For it is on the unchanging life of God, as on a rock, that the whole city is founded. That august and cherishing Spirit is the atmosphere which bathes it, and fills each room of every little house — quickening, feeding, and sustaining. He is the one reality which makes us real, and, equally, the other houses too. “If I am not in Thee,” said Saint Augustine, “then I am not at all.” We are often urged to think of the spiritual life as a personal adventure, a ceaseless hustle forward, with all its meaning condensed in the “perfection” of the last state. But though progress, or rather growth, is truly in it, such growth in so far as it is real can only arise from, and be conditioned by, a far more fundamental relation — the growing soul’s abidingness in God.
Next, what type of house does the soul live in? It is a two-storey house. The psychologist too often assumes that it is a one-roomed cottage with a mud floor, and never even attempts to go upstairs. The extreme transcendentalist sometimes talks as though it were perched in the air, like the lake dwellings of our primitive ancestors, and had no ground floor at all. A more humble attention to facts suggests that neither of these simplifications is true. We know that we have a ground floor, a natural life biologically conditioned, with animal instincts and affinities, and that this life is very important, for it is the product of the divine creativity — its builder and maker is God. But we know too that we have an upper floor, a supernatural life with supernatural possibilities, a capacity for God, and that this, the peculiar prerogative of human beings, is more important still. If we try to live on one floor alone we destroy the mysterious beauty of our human vocation, so utterly a part of the fugitive and creaturely life of this planet and yet so deeply colored by eternity, so entirely one with the world of nature and yet, “in the Spirit,” a habitation of God. “Thou madest him lower than the angels, to crown him with glory and worship.” We are created both in time and in eternity, not truly one but truly two; and every thought, word, and act must be subdued to the dignity of that double situation in which Almighty God has placed and companions the childish spirit of humanity.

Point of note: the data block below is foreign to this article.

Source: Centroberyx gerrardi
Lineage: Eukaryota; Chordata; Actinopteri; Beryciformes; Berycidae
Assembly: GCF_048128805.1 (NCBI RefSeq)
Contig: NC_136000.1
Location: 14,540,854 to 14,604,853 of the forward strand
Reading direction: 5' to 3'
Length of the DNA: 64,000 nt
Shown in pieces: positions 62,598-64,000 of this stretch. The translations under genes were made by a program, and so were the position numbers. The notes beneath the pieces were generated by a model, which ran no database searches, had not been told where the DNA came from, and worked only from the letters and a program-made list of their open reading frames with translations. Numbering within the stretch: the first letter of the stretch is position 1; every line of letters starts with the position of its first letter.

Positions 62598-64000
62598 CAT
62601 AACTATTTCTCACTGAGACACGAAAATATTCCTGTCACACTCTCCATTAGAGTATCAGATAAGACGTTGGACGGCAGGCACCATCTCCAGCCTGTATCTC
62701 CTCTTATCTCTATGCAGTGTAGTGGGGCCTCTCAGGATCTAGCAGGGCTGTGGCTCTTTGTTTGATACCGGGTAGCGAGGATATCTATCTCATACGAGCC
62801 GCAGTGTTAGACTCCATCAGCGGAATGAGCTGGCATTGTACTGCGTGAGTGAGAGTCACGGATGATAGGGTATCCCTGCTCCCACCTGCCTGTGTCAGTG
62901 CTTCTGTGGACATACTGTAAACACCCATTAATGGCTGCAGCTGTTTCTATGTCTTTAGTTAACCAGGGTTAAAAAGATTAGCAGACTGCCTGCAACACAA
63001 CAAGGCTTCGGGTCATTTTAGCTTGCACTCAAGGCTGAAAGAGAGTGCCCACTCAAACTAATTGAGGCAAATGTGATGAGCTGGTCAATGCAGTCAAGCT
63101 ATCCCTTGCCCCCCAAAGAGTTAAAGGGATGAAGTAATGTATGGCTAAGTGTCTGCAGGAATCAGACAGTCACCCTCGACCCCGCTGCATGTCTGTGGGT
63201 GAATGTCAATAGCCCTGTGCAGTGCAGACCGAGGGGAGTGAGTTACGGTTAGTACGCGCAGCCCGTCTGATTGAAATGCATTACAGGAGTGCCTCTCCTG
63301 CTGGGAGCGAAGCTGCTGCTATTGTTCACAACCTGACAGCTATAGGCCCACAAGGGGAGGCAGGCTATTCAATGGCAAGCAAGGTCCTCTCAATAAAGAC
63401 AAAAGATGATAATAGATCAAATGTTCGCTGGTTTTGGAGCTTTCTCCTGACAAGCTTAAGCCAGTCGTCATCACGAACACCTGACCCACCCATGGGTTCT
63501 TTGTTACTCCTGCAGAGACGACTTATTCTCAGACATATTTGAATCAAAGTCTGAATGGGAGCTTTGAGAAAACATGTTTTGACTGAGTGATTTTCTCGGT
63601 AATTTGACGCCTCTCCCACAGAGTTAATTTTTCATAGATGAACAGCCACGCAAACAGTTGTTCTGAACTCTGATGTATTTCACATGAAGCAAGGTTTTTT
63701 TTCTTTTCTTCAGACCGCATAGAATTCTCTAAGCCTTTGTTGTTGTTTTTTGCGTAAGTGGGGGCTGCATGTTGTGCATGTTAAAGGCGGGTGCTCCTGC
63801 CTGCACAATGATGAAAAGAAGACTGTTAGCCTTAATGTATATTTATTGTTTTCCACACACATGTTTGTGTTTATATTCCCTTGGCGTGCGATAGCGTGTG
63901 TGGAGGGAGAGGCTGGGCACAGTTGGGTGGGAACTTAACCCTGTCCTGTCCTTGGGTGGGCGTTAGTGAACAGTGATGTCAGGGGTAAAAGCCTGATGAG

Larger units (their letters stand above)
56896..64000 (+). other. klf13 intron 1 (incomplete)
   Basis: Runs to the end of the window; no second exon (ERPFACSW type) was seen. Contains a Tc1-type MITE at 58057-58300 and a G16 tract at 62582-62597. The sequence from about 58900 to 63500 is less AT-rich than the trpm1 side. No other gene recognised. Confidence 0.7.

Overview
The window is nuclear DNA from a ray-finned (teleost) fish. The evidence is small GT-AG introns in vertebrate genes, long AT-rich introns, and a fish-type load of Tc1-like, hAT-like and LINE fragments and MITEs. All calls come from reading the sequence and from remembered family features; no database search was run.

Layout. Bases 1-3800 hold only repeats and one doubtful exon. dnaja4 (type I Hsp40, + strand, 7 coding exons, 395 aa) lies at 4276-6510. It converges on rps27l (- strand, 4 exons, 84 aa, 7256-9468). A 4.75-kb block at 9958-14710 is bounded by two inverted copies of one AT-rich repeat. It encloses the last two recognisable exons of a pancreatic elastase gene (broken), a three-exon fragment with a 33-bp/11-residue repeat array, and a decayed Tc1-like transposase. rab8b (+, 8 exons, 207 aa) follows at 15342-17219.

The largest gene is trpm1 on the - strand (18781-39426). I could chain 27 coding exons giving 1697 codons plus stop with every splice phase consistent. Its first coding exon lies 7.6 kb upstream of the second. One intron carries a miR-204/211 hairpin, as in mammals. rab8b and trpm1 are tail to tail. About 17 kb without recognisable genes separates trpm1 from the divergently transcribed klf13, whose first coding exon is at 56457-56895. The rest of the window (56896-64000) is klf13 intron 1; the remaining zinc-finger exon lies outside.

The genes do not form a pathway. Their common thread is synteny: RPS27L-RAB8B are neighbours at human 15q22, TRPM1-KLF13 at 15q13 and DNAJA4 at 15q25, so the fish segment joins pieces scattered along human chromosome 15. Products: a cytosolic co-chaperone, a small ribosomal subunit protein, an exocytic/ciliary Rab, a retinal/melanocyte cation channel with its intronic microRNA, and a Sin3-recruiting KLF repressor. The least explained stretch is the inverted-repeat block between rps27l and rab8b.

Therefore a full and wholesome spiritual life can never consist in living upstairs and forgetting to consider the ground floor and its homely uses and needs, thus ignoring the humbling fact that those upper rooms are entirely supported by it. Nor does it consist in the constant, exasperated investigation of the shortcomings of the basement. When Saint Teresa said that her prayer had become “solid like a house” she meant that its foundations now went down into the lowly but firm ground of human nature, the concrete actualities of the natural life, and on those solid foundations its wall rose up towards Heaven. The strength of the house consisted in that intimate welding together of the divine and the human which she found in its perfection in the humanity of Christ. There, in the common stuff of human life which He blessed by His presence, the saints have ever seen the homely foundations of holiness. Since we are two-storey creatures, called to a natural and a supernatural status, both sense and spirit must be rightly maintained, kept in order, consecrated to the purposes of the city, if our full obligations are to be fulfilled. The house is built for God, to reflect, on each level, something of His unlimited Perfection. Downstairs, that general rightness of adjustment to all this-world obligations, which the ancients called the quality of justice, and the homely virtues of prudence, temperance, and fortitude reminding us of our creatureliness, our limitations, and so humbling and disciplining us. Upstairs, the heavenly powers of faith, hope, and charity, tending towards the eternal, nourishing our life towards God, and having no meaning apart from God.